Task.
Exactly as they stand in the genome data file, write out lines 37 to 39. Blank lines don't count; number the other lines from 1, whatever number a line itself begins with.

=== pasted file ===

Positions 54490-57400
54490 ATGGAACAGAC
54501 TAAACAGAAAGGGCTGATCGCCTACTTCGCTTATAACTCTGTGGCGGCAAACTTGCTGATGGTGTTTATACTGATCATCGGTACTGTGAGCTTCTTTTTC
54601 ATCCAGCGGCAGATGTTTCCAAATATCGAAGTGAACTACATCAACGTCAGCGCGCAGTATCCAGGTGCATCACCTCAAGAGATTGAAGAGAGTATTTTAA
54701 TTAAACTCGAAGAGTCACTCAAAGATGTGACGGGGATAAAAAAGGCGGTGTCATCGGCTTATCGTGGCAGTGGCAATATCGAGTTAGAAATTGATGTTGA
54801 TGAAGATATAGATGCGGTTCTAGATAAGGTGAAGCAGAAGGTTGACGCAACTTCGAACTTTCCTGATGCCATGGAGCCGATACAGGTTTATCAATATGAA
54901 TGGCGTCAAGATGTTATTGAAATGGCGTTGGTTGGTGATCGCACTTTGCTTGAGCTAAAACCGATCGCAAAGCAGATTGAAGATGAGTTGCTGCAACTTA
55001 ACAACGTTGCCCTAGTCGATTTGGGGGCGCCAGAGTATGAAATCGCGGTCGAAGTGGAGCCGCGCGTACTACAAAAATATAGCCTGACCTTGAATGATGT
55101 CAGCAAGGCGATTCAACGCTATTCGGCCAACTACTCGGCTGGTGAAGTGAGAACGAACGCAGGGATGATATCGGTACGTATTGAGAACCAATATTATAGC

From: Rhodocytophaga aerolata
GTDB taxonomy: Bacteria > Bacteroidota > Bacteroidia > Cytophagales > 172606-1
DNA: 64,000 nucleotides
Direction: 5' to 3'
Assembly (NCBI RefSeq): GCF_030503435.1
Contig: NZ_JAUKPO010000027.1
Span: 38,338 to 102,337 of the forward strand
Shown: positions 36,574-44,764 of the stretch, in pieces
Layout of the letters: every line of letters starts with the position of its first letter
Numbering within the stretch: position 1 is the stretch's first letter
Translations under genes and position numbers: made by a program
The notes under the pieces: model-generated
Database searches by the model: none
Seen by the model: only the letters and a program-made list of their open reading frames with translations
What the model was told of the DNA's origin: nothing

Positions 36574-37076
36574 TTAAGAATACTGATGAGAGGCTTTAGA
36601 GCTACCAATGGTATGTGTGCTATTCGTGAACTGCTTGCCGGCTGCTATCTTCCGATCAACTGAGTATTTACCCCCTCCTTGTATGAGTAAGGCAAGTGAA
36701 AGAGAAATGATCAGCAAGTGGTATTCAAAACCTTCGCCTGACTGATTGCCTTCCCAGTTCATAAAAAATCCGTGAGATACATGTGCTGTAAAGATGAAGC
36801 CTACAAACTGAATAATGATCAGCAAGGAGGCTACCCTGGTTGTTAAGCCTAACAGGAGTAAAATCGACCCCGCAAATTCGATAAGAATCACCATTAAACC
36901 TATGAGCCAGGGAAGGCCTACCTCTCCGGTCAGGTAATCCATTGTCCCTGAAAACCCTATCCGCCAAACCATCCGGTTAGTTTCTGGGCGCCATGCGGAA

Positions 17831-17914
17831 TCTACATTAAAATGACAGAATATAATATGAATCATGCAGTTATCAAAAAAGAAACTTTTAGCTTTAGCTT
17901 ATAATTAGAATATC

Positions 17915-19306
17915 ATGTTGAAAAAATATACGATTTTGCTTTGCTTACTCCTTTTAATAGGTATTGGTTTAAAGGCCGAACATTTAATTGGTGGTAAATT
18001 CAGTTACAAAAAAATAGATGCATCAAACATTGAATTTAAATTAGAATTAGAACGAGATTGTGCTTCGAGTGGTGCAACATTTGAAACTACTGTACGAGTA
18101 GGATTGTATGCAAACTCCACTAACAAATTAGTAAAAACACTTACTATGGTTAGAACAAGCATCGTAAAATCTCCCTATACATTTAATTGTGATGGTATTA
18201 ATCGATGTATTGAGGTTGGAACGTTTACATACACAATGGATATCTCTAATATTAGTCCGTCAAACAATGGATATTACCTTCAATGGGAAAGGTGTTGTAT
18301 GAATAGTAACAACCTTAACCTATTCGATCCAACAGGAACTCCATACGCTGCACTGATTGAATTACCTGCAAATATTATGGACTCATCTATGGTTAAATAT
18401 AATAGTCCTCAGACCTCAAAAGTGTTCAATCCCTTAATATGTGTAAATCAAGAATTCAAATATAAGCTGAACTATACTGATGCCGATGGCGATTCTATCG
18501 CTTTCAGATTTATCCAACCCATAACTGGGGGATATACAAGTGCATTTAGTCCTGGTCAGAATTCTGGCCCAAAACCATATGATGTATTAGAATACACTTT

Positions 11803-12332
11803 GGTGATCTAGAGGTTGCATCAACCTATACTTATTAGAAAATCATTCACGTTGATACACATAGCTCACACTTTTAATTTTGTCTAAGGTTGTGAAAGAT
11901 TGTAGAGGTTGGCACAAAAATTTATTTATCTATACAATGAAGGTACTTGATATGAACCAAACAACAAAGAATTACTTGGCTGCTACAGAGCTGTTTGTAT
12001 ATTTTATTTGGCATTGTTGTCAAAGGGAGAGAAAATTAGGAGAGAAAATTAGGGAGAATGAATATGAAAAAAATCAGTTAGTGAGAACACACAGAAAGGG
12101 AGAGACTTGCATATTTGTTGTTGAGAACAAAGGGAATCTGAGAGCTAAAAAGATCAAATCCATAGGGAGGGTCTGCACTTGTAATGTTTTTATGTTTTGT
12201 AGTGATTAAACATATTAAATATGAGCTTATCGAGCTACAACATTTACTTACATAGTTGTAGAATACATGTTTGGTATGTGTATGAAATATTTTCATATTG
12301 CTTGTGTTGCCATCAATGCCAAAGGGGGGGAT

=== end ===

18101 GGATTGTATGCAAACTCCACTAACAAATTAGTAAAAACACTTACTATGGTTAGAACAAGCATCGTAAAATCTCCCTATACATTTAATTGTGATGGTATTA
18201 ATCGATGTATTGAGGTTGGAACGTTTACATACACAATGGATATCTCTAATATTAGTCCGTCAAACAATGGATATTACCTTCAATGGGAAAGGTGTTGTAT
18301 GAATAGTAACAACCTTAACCTATTCGATCCAACAGGAACTCCATACGCTGCACTGATTGAATTACCTGCAAATATTATGGACTCATCTATGGTTAAATAT